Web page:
East River Bridge plans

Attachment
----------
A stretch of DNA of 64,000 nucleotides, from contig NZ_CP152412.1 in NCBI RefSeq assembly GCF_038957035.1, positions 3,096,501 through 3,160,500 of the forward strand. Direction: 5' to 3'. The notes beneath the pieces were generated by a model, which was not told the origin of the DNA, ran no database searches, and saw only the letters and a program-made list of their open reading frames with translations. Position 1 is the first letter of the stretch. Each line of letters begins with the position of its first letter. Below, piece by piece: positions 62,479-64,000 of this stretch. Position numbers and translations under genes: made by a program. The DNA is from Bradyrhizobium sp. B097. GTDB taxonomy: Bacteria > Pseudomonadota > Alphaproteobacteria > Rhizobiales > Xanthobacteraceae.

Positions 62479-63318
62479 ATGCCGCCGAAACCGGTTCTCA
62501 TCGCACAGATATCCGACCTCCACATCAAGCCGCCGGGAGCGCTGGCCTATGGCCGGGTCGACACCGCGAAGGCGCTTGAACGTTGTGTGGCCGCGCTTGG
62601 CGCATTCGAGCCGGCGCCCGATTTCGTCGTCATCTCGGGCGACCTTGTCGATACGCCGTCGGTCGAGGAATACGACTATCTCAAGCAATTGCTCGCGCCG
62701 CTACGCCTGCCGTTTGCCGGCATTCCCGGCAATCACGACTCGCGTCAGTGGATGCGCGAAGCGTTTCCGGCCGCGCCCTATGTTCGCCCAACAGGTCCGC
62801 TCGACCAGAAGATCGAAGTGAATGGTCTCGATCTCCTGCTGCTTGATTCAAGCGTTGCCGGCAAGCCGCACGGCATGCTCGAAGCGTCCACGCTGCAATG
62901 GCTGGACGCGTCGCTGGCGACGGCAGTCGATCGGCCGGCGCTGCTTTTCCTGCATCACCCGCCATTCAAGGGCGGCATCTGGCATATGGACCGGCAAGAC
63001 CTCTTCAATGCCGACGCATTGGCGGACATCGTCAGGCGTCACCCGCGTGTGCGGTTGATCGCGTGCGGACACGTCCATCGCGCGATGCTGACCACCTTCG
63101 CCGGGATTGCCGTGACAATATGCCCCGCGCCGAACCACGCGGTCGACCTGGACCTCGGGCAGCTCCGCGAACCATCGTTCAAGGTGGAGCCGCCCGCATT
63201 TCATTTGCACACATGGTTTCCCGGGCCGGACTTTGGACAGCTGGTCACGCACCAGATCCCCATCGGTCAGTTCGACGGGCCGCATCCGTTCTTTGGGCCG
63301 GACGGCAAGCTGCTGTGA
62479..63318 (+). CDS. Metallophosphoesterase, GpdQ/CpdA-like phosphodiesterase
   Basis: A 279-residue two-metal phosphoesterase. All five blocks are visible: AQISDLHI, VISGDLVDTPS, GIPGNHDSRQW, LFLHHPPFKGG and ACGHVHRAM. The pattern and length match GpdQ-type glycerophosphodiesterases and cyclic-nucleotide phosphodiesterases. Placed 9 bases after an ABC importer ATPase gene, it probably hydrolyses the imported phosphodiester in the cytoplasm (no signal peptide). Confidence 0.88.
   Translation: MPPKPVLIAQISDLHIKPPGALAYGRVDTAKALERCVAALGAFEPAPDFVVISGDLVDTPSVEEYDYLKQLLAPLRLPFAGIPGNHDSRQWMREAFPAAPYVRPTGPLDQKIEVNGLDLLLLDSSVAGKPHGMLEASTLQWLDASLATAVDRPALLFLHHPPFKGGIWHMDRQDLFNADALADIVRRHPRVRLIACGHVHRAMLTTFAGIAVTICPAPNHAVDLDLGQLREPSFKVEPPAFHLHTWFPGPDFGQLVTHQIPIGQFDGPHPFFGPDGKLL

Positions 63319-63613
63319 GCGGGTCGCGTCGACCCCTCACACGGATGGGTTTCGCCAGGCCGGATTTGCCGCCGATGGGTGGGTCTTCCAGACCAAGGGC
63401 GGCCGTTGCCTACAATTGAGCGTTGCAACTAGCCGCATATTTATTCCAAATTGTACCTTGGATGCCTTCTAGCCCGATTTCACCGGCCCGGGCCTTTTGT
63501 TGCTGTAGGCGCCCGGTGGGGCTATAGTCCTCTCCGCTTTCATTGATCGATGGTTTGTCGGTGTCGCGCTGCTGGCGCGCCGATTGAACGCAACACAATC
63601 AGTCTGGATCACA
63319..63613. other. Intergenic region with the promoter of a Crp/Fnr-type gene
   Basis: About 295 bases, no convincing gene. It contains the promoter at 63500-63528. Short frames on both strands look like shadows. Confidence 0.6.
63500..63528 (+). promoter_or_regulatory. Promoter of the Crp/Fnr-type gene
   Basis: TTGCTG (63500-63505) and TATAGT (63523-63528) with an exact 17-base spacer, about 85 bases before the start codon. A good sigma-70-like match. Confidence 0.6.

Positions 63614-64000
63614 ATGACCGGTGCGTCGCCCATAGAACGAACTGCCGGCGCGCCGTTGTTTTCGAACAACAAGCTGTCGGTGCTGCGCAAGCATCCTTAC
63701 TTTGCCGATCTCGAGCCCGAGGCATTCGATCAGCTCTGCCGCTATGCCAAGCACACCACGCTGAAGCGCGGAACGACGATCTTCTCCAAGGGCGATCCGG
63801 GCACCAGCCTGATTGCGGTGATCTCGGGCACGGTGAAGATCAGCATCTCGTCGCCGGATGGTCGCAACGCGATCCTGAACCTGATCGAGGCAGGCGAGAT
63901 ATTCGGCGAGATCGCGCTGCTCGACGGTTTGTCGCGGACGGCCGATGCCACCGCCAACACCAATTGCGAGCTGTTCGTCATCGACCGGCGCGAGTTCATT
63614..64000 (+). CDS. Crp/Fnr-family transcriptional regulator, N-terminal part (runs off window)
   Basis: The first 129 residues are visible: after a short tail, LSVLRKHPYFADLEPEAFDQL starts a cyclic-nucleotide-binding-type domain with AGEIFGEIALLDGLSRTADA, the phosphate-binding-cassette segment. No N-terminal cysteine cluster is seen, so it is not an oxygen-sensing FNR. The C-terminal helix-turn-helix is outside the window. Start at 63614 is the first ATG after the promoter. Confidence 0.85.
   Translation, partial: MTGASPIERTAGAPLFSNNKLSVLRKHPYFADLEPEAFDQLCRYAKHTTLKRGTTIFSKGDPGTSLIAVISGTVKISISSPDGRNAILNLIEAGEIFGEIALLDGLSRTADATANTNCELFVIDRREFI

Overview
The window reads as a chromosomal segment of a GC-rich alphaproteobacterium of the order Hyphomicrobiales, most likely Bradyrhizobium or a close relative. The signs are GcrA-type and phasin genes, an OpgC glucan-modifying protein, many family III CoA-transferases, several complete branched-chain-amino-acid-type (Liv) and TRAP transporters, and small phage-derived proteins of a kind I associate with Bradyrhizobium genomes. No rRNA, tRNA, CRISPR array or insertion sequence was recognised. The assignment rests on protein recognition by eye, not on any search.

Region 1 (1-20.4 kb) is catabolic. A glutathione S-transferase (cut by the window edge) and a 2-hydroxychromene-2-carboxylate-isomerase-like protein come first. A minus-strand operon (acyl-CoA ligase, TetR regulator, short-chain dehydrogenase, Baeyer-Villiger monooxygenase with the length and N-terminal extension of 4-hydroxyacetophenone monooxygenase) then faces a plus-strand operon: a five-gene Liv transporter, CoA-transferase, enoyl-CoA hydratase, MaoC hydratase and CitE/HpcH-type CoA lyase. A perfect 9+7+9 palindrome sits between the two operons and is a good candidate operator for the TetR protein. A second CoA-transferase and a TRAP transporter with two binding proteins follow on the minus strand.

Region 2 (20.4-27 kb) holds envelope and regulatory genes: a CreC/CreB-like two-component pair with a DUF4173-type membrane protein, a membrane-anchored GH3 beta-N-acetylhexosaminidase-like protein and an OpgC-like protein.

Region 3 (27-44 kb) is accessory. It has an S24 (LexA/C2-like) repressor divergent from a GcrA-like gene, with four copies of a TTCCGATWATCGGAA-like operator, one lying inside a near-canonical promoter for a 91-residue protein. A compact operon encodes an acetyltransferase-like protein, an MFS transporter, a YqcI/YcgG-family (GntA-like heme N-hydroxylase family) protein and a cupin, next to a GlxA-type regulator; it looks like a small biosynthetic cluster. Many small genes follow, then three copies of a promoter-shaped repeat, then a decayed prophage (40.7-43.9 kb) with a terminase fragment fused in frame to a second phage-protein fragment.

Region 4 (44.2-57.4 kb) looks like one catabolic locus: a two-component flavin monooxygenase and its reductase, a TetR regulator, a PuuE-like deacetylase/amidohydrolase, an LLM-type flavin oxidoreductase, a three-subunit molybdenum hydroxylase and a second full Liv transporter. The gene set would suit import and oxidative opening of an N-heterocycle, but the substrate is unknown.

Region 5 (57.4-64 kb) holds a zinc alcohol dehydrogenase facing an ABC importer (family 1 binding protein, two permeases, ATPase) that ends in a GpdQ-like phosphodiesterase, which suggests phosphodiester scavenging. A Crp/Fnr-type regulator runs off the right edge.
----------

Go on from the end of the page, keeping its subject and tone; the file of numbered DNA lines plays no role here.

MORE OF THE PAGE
THE EAST RIYER BRIDGE. THE RAND PRELIMINARIES. Immediate Action in this Matter Matter Anticipated. THE DIFFEBENI PLANS, ROUTES AN MODES OF BUILDING. Opinions of Engineers as to the Feasibility Feasibility and Pecuniary Profit Xlie Proposed Proposed Elevators at the River's Edges - The Cars to be Propelled at Fifteen to Twenty Bales an Hoar by Stationary Stationary Engines - What will be Done Next "Week. Every Brooklynite, resident or capitalist, is interested in the bridging or the East River. It ia a project pronounced by the most successful bridge builders builders in the country to be entirely practicable, and a bill has been passed authorizing certain corporators to proceed in this great work. For a day or two nothin" further will be done until a certified copy of the bill passed by the Legislature haB been received in this city. This clerical duty will have been done by the middle of next week when a meeting of the corporators corporators will be at once called, and prompt measures of action adopted. The meeting for this purpose mi"ht have been previously held but for the fact that Hon Henry C. Murphy, who took a very lively interest in the success of the bill was absent, and Bince his return from the Legislature has not been in the best of health - He iB reported better now, so that all will be in readiness readiness to proceed next week. The first thing to be done is the appointment of an Engineer, competent to make surveys, and report upon the most feasible points of termini. To do this the size, style, material, and span of the bridge must be considered, and a good deal of time, skill, and practical practical experience in engineering. It has been deemed best,in a sort of an informal conference to invite the cooperation cooperation of Mr. Kobling, tho builder of the Niagara Suspension Bridge, and the new bridge, just completed at Cincinnati, over the Ohio. This gentleman is considered considered by many as the best authority on this suuject in the United States. He has just completed the bridge at Cincinnati which is an entire success. He has devoted much time to the consideration of suspension suspension bridges, and the best material of which to construct construct them. At Trenton, N. J., ho has the largest establishment establishment for manufacturing wire in the world. His opinions, therefore, will be found invaluable in a work of the magnitude of the proposed bridge. It is of the first importance that this should be a success, for, by the terms of the law authorizing the construction of the bridge, the cities of New York and Brooklyn, are allowed to purchase the bridge at any time after it shall go into operation by paying an advance of 33 per cent, upon its actual cost. As it will take four years to build, and one year before it can begin to pav, the corporators will be out the interest on the money money for that time, or 35 per cent., so that if the bridge should pass out of their hands at the beginning of the sixth year, they would but just clear themselves pecuniarily, pecuniarily, after having for five years accepted all the risks consequent upon a failure. This is rather a onesided onesided arrangement to look at, but when it is remembered remembered that the real estate capitalists of Brooklyn are the men to be the most largely benefitted, it will be seen that, like the stockholders of the Academy of Music, they can afford to hold the bridge, even if it does not pay, by reason of the benefit to their property, now partially unavailable. The Bridge is intended to accommodate the passage of two hundred thousand persons daily without trouble trouble or delay, and tho value of property will be trebled when the carriage of the rich and the Hansom of those of moderate means can pleasantly roll from Central to Prospect Park, their occupants enjoying a magnificent view from the East River bridge. In anticipation of thiB realization those who were almost frozen and were delayed last winter by the ice embargo may begin to get ready tosnap their fingers at the weather and its effects upon the surface of the East River. It is supposed that Mr. Roling will favor a bridge with one ;floor only to run from the junction of Main and Fulton streets to a point not far distant from Tammany Hall, New York. This will give at tho termini large areas for all sorts of travel. It is thought the bridge will be 75 feet or more iu width with two walks for foot - passengers of 15 feet each, two carriage ways and two trackB for cars. These latter latter vehicles will be moved by stutionary engines and can easily be driven at any desirable rate from ten to twenty miles per hour. It is not intended that tho cars shall stop on the bridge but shall roll along all at the same rate and cqui - diBtaut from one side to the other of the river. At the shores, immediately beneath the bridges, elevators to convey passengers to the bridge without the trouble of walking a distance to take a car, will be arranged, or at least are included in the plans of those who are thinking upon this subject. Mr. Robling will give his personal supervision to this enterprise, if desired, desired, either as consulting or chief engineer. The plan of Col. Julius W. Adams of this city, who commanded the 1st Long Island Regiment in the war, includes a bridge with three floors. The first for pedestrians, the second for cars, and the third and uppermost uppermost for coach, cart and general public travel. Co . Adams is an authority upon bridge building. He graduated at West Point, whore he stood high as an engineer, and since the war, has Bupcr intended the construction of the bridge over the Hudson river at Albany. It is not impossible that both these gentlemen may be associated associated with others iu this important undertaking. Undoubtedly Undoubtedly the summer will be consumed in the necessary necessary surveys, but the work will not be allowed to tarry as the law provides that it shall be completed within four years, which is a sufficient time but not any too much. The Eagle from time to time will endeavor to let its readers know of the status of this enterprise, and none must think that because tho ice is not in the river now and the need of a bridge thus palpably before the eye that nothing is being done for the accomplishment accomplishment of that great link which will probably unite the present two cities in one grand corporation with 2,000, - 000 inhabitants at no very distant day. Meantime our capitalists must not neglect their pecuniary duty at the proper time.